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Global Health
Philippines: ‘Pearl of the Orient’

Editor's note: Welcome to the Global Health page. The purpose of this feature is to raise awareness of global health issues with an academic spirit to help improve the quality of care provided to patients. E-mail

by Vanessa Mercee Vargas
College of Graduate Studies
The Republic of the Philippines is an archipelago in Southeast Asia comprising 7,107 islands categorized broadly into the Luzon, Visayas, and Mindanao regions, with Manila as the capital city. Development and industry is uneven, centering mostly on urban areas particularly Metro Manila in Luzon.
About 80 percent of the population is Roman Catholic. However, Filipinos also are Protestants, Muslims and Buddhists.

The Philippines is the world’s 12th most populous country and has an estimated population of about 92 million people with an additional 11 million Filipinos overseas worldwide. Sustainable population growth is one of the biggest problems affecting their health system, education and other services. Predominantly Catholic, the country only supports “natural” birth control. Artificial birth control is frowned upon or even seems foreign to rural areas where people are mostly farmers and fishermen.
Recently, heated debate over a reproductive health bill to provide government-funded family planning, contraceptives, and sex education has the country divided. The fact that this bill is being debated and has reached Congress is a sign that cultural change is taking place and people are becoming more open and progressive.
The glaring differences between urban and rural areas are not only reflected on life style, education and industries, but on health care as well. The major hospitals are usually located in the greater Manila area and are mostly private. Cost of health care may seem cheap to foreigners, but to the majority of the population, it is not as affordable. In some of the deep rural areas, because of the scarcity of clinics and hospitals, some people consult albularyos or “quack” doctors that make use of traditional medicine that most of the time associates diseases with supernatural forces.
The migration of health care practitioners, especially nurses and doctors, is a growing national concern. The country is training health care professionals beyond the country’s capacity to provide opportunities for practice. Because of the promise of better opportunities, people would try their luck in the cities, resulting in overpopulation and crowding.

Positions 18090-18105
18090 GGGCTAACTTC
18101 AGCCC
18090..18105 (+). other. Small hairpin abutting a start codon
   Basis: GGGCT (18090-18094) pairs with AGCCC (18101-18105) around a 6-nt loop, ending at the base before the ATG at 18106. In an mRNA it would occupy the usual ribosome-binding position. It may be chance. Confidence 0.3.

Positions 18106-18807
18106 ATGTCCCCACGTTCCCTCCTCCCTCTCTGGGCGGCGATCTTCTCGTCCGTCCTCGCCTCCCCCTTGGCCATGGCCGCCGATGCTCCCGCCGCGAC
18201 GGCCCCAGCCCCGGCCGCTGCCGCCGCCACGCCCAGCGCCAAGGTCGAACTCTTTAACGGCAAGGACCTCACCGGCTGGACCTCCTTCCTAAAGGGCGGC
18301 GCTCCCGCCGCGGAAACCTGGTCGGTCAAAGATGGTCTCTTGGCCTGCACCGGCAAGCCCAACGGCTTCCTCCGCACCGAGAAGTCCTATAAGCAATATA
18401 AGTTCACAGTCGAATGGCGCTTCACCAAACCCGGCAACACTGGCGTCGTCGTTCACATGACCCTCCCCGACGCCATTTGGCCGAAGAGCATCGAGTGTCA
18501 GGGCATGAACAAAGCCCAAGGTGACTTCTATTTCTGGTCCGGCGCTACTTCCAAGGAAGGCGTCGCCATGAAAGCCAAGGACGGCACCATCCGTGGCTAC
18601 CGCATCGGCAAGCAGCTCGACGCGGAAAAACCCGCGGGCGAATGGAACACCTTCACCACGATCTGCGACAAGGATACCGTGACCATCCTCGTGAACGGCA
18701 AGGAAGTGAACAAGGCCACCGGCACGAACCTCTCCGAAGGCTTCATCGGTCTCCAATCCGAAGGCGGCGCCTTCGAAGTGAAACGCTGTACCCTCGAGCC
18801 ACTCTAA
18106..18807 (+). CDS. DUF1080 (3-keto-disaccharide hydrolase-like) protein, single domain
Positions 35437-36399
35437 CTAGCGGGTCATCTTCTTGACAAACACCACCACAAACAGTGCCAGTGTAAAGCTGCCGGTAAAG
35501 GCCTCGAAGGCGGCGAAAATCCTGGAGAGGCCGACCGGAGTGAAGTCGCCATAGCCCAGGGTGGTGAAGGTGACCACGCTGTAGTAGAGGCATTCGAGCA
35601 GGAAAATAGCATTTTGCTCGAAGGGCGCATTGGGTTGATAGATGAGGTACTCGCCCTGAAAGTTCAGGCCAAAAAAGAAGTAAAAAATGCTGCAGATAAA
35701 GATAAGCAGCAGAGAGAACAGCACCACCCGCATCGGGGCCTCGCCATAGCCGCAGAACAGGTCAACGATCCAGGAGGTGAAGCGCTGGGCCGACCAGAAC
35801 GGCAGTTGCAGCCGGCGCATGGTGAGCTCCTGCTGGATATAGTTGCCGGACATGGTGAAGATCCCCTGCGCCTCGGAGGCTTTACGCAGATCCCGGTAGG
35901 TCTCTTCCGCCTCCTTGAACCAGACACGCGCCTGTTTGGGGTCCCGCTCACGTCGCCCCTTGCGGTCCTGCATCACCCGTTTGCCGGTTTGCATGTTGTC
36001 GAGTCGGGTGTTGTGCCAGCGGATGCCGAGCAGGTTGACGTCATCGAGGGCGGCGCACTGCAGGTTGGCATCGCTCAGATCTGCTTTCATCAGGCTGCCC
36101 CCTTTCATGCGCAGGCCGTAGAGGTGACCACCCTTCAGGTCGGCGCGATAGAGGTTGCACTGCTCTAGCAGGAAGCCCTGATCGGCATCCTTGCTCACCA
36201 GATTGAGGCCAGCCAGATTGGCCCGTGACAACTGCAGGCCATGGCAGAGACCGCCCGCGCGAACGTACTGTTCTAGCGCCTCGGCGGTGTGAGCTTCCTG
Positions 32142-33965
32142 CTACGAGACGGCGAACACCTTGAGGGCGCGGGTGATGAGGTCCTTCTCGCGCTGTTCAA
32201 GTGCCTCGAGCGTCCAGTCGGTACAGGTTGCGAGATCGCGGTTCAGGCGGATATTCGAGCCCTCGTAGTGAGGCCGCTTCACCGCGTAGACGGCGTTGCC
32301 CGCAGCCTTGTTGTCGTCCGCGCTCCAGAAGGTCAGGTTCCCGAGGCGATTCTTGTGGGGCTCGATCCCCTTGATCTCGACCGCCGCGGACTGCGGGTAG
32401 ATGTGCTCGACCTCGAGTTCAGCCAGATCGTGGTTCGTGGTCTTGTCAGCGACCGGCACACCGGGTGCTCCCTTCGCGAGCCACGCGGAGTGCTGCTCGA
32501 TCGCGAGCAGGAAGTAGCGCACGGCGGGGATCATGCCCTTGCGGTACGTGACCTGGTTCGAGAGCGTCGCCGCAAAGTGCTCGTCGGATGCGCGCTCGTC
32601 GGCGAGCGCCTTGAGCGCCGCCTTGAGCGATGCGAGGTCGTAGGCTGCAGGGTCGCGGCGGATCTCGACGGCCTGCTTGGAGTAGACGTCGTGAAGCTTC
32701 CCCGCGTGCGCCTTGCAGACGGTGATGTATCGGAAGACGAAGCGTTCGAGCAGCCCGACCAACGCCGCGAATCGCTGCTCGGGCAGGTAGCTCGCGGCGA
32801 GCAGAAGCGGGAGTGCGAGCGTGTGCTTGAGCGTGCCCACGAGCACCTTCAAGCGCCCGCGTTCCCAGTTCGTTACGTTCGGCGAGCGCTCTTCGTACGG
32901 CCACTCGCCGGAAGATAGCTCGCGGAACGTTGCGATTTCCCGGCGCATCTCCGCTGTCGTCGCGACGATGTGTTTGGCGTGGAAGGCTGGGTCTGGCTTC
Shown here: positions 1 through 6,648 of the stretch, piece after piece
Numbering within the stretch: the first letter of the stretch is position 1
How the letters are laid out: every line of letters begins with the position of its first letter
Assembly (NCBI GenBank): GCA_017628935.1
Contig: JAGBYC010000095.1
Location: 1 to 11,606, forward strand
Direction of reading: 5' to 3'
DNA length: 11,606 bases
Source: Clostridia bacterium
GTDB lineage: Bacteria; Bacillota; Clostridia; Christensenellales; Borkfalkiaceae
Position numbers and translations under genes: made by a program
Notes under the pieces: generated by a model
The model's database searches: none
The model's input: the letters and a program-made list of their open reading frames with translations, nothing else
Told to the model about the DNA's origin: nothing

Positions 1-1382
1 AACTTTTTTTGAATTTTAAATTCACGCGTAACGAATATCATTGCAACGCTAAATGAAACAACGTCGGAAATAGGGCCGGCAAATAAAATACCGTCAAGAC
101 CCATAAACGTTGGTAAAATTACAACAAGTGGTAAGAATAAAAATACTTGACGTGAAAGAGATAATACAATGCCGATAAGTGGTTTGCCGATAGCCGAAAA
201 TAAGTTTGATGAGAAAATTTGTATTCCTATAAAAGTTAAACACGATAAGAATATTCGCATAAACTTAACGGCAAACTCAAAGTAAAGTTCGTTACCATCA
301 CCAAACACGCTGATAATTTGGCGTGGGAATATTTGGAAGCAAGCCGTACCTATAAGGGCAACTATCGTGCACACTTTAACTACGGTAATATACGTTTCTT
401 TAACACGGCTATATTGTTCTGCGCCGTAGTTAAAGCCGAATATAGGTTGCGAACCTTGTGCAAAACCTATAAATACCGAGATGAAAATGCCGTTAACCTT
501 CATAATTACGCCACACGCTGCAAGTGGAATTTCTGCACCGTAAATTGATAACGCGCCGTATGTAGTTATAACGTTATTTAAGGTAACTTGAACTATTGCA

Despite the poverty and ignorance that is widespread in the country, Filipinos are still generally happy, content, and joyful in the simple things and comfort in the warmth of family and friends. Filipinos are known for their familial ties and extend it to others; thus the famous Filipino hospitality.
Because of the Philippines colorful history, Filipino culture is a combination of Eastern and Western cultures influenced by Spanish, American, Chinese and other Asian nations. The Philippines is rich in natural resources, with its beautiful beaches, stunning landscapes and rich terrestrial and marine biodiversity. With its rare scenic views, rich culture and friendly people, the Philippines is truly the Pearl of the Orient.

Facts about Philippines

  • Regarded as the “text capital of the world.” About 350 to 400 million SMS (short message service) or text messages are sent daily by 35 million cell phone subscribers in the country, which is more than the total daily text messages sent in the U.S. and Europe, together
  • It stretches from the south of China to the northern tip of Borneo
  • Third largest-English speaking country in the world. The national language is filipino (based on Tagalog)
  •  Philippines is the 12th most populous country in the world

Clinician’s corner
A 25-year-old male was swimming at a beach in the Philippines when he suddenly experienced excruciating pain in his leg. He subsequently lost consciousness, turned blue, and became very stiff. He was pulled to shore by friends where CPR was initiated. The most likely marine hazard responsible for this man’s symptoms is:
A) Sea snake       
B) Corals
C) Stingray       
D) Box jellyfish

The correct answer is D, box jellyfish, a mid-sized species that appears seasonally in tropical Indo-Pacific and along the north coast of Australia.  These jellyfish are known for their extremely powerful venom which can be fatal (mortality 15 to 20 percent). Death may result from hypotension, cardiac arrest, and respiratory paralysis. Treatment of marine envenoming in general requires identification of the species and immediate removal of retained spines or nematocysts. Removal of most jellyfish nematocysts and tentacles can be facilitated by the application of vinegar.  Antivenin is available for box jellyfish stings and must be administered rapidly.

Haitian Relief
Students will be collecting for Water Missions International from noon to 1 p.m.  Monday through Friday in the University Hospital.

International Tax Seminar
There will be an international tax question and answer seminar from 5:30 to 7 p.m., Feb. 11 in the Harper Student Center Auditorium. Light dinner will be served.


Friday, Jan. 29, 2010

The Catalyst Online is published weekly by the MUSC Office of Public Relations for the faculty, employees and students of the Medical University of South Carolina. The Catalyst Online editor, Kim Draughn, can be reached at 792-4107 or by email, Editorial copy can be submitted to The Catalyst Online and to The Catalyst in print by fax, 792-6723, or by email to To place an ad in The Catalyst hardcopy, call Island Publications at 849-1778, ext. 201.